Lament research prevalently emphasized lament’s feature as an expressive sphere for women / of femininity. As laments are not only emotional expression but also symbolic representation of pain and grief, they have a performative power, a “ritual sociality” as a communicative event. Lament’s mediative inter-subjectivity is influencing social structures and imposes power on the lamenter – a power resulting from lament’s verbal, corporeal, and sonic content. Women’s lament can thus challenge, question and put into danger social norms, at least in an academic interpretation.
This reading displays gender asymmetries, allowing after all the possibility for subversion. To me, however, solely displaying hegemonic power structures is not satisfying - I am more interested in dismantling the processes that naturalize and justify gender asymmetries and the heteronormative binary. Understanding gender as performative, as constantly discursively produced, rather than simply expressed socially, allows us to uncover laments as a force creating gender ideologies, gender difference and gender relations.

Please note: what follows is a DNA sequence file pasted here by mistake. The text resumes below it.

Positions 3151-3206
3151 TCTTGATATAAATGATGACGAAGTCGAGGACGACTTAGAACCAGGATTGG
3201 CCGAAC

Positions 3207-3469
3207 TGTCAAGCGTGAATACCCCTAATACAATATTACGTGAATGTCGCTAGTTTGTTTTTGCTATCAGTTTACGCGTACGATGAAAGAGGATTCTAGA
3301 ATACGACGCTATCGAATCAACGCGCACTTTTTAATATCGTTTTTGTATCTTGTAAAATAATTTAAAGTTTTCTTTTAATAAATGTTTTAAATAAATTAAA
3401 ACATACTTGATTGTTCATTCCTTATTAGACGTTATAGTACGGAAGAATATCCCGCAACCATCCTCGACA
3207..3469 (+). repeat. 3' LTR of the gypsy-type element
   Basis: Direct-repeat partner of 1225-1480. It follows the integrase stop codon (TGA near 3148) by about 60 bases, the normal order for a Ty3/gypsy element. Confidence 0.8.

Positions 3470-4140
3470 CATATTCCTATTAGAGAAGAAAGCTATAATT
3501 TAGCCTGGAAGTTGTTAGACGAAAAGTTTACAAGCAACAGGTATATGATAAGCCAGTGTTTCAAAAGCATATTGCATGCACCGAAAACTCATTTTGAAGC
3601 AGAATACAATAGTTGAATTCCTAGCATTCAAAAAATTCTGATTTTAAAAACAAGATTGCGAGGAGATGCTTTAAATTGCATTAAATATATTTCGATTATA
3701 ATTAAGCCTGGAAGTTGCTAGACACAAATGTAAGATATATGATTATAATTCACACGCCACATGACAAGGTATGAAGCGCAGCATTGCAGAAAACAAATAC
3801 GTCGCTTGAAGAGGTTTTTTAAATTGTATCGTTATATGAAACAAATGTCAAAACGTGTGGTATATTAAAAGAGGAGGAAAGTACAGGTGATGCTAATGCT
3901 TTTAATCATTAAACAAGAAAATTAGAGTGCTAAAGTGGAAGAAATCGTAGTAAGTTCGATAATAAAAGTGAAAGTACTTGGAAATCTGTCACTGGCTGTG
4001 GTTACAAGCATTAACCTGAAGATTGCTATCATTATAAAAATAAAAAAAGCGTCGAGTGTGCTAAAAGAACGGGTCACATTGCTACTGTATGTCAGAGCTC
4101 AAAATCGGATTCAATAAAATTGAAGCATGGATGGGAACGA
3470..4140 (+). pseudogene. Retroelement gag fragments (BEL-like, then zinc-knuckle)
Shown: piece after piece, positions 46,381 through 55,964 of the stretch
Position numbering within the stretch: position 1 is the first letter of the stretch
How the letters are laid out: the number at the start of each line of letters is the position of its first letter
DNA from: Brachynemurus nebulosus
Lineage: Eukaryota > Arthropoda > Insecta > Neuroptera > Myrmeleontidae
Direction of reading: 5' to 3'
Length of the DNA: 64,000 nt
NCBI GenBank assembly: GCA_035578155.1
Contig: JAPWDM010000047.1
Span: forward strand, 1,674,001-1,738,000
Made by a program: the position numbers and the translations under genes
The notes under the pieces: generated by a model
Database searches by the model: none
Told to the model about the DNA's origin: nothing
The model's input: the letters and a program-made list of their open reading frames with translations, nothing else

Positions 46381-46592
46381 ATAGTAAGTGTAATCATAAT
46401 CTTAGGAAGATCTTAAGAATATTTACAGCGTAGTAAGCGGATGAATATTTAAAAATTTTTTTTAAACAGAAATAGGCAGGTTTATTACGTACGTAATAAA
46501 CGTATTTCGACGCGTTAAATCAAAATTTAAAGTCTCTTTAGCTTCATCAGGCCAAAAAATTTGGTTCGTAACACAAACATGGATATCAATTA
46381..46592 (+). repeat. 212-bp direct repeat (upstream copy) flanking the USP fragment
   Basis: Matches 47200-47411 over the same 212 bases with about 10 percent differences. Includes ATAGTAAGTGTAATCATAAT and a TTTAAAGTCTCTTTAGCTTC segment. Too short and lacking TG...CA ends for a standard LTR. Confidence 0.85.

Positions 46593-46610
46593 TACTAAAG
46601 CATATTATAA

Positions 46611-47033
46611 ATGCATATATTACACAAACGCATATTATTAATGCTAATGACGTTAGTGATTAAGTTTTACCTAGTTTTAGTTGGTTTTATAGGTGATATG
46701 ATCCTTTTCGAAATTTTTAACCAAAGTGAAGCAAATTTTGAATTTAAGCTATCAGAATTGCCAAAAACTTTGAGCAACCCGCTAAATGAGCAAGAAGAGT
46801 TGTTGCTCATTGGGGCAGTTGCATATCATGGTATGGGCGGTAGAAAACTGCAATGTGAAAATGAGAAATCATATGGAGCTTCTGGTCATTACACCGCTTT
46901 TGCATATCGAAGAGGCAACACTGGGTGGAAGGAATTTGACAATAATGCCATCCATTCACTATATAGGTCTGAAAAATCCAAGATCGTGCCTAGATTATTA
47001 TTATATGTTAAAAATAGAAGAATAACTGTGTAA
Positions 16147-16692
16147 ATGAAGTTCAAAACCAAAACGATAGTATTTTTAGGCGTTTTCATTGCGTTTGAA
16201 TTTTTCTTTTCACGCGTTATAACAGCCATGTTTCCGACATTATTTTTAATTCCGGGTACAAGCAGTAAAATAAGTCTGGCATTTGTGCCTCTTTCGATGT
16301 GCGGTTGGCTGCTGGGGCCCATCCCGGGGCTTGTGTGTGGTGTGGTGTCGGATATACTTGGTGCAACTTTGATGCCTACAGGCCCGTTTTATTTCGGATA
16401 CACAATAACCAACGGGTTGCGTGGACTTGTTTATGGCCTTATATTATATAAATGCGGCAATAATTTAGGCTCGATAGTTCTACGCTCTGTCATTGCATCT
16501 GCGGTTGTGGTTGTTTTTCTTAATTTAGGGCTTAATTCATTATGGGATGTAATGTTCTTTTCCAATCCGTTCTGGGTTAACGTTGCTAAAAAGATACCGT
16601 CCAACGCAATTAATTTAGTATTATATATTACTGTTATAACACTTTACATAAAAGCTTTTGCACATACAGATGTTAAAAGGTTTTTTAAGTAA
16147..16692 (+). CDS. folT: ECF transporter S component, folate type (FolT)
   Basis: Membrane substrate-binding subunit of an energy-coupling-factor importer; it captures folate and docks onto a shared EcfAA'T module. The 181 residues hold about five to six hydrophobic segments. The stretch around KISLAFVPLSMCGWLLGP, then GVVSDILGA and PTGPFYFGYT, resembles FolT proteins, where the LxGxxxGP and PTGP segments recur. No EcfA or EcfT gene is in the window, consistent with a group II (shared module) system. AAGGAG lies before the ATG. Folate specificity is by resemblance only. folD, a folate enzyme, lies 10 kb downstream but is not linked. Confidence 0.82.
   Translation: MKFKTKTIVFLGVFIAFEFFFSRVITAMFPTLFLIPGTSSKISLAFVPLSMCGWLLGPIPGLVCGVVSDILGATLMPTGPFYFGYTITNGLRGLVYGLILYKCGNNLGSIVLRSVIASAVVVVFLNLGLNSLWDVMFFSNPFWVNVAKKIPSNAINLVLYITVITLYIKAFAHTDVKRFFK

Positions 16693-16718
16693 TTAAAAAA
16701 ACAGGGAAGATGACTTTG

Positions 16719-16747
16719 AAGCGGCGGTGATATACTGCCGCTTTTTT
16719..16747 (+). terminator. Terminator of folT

The paper addresses lament’s implications and impacts for the lamenting women, for views on femininity and masculinity and the declining significance of the genre itself in post-socialist rural Croatia and Herzegovina. It is based on original fieldwork and combines emic narratives with an interdisciplinary approach between ethnomusicology and gender studies.

Letztes Update: 02.05.2016